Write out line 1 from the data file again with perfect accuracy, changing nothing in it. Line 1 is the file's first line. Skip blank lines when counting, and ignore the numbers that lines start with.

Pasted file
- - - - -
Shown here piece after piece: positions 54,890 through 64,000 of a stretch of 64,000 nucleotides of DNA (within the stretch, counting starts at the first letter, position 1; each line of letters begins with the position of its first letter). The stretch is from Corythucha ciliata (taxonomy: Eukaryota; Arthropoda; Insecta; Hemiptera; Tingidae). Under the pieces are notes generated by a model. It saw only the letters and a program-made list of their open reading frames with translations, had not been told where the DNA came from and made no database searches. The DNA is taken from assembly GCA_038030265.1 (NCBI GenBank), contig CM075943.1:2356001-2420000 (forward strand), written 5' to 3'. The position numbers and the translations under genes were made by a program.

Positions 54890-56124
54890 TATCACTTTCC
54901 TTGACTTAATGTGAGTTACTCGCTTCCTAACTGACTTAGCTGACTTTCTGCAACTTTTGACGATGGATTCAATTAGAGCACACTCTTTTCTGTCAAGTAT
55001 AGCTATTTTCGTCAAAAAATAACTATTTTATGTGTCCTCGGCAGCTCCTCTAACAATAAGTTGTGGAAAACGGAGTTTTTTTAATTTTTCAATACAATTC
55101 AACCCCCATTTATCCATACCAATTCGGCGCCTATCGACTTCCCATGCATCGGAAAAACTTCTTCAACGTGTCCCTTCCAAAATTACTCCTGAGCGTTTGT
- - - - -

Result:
Shown here piece after piece: positions 54,890 through 64,000 of a stretch of 64,000 nucleotides of DNA (within the stretch, counting starts at the first letter, position 1; each line of letters begins with the position of its first letter). The stretch is from Corythucha ciliata (taxonomy: Eukaryota; Arthropoda; Insecta; Hemiptera; Tingidae). Under the pieces are notes generated by a model. It saw only the letters and a program-made list of their open reading frames with translations, had not been told where the DNA came from and made no database searches. The DNA is taken from assembly GCA_038030265.1 (NCBI GenBank), contig CM075943.1:2356001-2420000 (forward strand), written 5' to 3'. The position numbers and the translations under genes were made by a program.